Slow Mo­tion

Take your time in the gym to get strong and stay healthy

Runner's World (UK) - - Contents -

Lift slowly for best re­sults: th­ese five moves will do won­ders

You want to avoid in­jury, right? Then take your time when lift­ing. A new study found run­ners be­came stronger af­ter do­ing six weeks of ec­cen­tric strength train­ing. This tac­tic, which en­tails slow­ing down the length­en­ing phase of a move­ment, puts greater stress on mus­cles to help them grow more pow­er­ful and re­silient, says study au­thor Fer­nando Sanz López, of San Jorge Univer­sity in Spain. Do the fol­low­ing five ex­er­cises from López as one cir­cuit. Rest, then re­peat. Aim for three sets, try­ing to take min­i­mal rest be­tween reps and cir­cuits.

SIN­GLE-LEG SQUATS

Stand with your left foot on a box, right leg hang­ing off to the side. Bend your left knee to slowly squat. Pause, then rise back to the start­ing po­si­tion. Do six to 12 reps on each leg.

CALF RAISES

Stand with your heels hang­ing off a box. Lift up on your toes (use a wall for sup­port). Lift your left foot. Lower your right heel slowly. Pause; re­turn to start. Do six to 12 reps on each leg.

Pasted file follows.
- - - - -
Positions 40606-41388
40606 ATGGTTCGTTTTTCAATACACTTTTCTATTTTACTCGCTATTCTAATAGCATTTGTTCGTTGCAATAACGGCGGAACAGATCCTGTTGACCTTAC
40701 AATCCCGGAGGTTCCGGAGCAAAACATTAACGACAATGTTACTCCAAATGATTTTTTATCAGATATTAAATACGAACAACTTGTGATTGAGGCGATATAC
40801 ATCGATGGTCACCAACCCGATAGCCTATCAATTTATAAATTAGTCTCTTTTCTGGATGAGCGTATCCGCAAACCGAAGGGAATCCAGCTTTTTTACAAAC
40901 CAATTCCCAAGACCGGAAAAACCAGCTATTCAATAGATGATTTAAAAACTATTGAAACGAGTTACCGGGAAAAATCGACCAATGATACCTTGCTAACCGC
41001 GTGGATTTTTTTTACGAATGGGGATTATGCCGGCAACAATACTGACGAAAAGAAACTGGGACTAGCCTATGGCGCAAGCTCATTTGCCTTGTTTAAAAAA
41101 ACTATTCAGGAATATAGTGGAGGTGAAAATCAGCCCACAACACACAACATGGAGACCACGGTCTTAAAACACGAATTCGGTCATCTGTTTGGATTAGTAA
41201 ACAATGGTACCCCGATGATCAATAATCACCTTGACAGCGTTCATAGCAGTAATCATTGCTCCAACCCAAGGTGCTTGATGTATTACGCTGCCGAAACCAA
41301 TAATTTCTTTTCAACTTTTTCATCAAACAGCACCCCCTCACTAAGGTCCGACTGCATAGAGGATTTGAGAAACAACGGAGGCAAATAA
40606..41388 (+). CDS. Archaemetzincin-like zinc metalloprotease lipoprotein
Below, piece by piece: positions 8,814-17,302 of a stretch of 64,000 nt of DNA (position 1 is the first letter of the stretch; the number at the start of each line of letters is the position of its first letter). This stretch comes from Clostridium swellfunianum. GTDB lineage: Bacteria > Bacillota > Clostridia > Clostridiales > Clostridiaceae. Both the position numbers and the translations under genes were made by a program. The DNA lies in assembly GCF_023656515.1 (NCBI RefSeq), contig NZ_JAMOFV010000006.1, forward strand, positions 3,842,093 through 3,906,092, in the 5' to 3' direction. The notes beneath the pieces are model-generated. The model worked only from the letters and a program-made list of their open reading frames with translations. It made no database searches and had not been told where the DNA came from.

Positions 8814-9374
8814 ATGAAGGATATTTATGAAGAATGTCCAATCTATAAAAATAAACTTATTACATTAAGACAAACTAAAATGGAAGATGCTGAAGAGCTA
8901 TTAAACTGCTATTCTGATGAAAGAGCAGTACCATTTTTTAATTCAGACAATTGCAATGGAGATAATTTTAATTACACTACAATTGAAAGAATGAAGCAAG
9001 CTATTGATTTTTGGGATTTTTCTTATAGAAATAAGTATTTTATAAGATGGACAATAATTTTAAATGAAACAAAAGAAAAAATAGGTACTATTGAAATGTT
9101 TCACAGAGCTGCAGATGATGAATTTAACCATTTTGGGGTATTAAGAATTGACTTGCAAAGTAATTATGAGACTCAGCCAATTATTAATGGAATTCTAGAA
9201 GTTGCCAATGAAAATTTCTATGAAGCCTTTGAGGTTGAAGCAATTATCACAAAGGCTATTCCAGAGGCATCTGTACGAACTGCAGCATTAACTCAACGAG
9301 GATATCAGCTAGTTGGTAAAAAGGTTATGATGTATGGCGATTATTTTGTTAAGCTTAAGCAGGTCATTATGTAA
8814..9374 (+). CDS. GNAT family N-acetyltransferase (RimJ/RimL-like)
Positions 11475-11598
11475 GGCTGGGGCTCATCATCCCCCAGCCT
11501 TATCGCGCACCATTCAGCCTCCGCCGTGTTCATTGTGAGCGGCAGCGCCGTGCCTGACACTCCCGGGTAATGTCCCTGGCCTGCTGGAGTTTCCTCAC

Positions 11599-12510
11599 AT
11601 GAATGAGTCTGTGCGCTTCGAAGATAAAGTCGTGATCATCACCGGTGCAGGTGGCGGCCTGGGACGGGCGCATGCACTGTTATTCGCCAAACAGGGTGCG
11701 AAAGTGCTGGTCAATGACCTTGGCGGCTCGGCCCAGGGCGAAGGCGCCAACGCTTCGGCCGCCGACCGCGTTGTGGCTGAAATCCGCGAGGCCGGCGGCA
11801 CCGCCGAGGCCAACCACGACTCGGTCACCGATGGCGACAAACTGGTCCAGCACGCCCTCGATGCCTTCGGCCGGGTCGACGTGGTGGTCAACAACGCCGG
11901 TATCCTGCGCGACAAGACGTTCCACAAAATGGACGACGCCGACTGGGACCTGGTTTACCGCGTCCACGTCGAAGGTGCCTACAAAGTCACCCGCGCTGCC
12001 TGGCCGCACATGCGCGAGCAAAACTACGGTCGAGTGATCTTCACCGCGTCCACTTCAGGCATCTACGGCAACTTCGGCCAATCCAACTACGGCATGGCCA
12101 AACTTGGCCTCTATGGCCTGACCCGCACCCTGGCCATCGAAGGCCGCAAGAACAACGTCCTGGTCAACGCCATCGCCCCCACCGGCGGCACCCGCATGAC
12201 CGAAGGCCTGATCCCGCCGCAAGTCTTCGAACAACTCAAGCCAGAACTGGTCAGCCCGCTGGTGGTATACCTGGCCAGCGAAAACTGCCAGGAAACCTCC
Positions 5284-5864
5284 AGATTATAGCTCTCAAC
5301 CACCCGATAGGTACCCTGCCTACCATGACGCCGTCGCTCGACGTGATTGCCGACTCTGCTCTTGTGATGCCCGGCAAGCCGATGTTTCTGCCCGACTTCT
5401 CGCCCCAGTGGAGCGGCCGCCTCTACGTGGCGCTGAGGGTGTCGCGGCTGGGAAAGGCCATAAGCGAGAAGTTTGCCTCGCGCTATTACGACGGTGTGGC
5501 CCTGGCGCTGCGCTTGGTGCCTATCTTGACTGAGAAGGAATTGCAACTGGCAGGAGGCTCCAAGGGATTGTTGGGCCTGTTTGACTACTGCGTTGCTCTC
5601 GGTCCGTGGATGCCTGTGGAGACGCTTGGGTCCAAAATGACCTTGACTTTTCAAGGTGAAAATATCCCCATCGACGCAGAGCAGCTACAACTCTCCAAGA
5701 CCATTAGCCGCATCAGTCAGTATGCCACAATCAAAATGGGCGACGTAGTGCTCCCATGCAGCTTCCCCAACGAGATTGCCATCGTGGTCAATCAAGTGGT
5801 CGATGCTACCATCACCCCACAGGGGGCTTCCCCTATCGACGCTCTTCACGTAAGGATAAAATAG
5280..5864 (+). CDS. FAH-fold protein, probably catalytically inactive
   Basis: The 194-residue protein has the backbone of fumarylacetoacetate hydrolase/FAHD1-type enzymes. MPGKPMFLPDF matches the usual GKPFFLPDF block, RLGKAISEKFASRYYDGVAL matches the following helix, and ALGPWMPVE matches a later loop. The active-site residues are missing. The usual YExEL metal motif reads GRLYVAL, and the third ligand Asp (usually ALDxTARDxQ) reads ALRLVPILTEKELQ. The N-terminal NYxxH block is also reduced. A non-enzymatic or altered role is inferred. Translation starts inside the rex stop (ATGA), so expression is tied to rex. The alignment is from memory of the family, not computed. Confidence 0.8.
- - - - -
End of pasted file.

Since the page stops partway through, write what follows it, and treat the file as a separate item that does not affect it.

DEAD LIFT

Stand with dumb­bells. Hinge for­ward at your hips, keep­ing your back flat, to lower the dumb­bells just be­low your knees. Rise up slowly to stand straight. Pause and lower back down. Re­peat six to 12 times.

SIN­GLE-LEG BRIDGE

Lie on your back with knees bent and your arms at your sides. Ex­tend your right leg out. Lift your hips slowly into the air. Pause, then re­turn to start. Do six to 12 reps on each leg.

WOOD­CHOP

Squat and bring a medicine ball to­ward your right knee. Con­tract your abs as you stand up and bring the ball di­ag­o­nally across your body. Do both parts of the move slowly to stay in con­trol. Do six to 12 reps on each side.

Do this 20-min rou­tine twice a week on non-run­ning or easy-run days.

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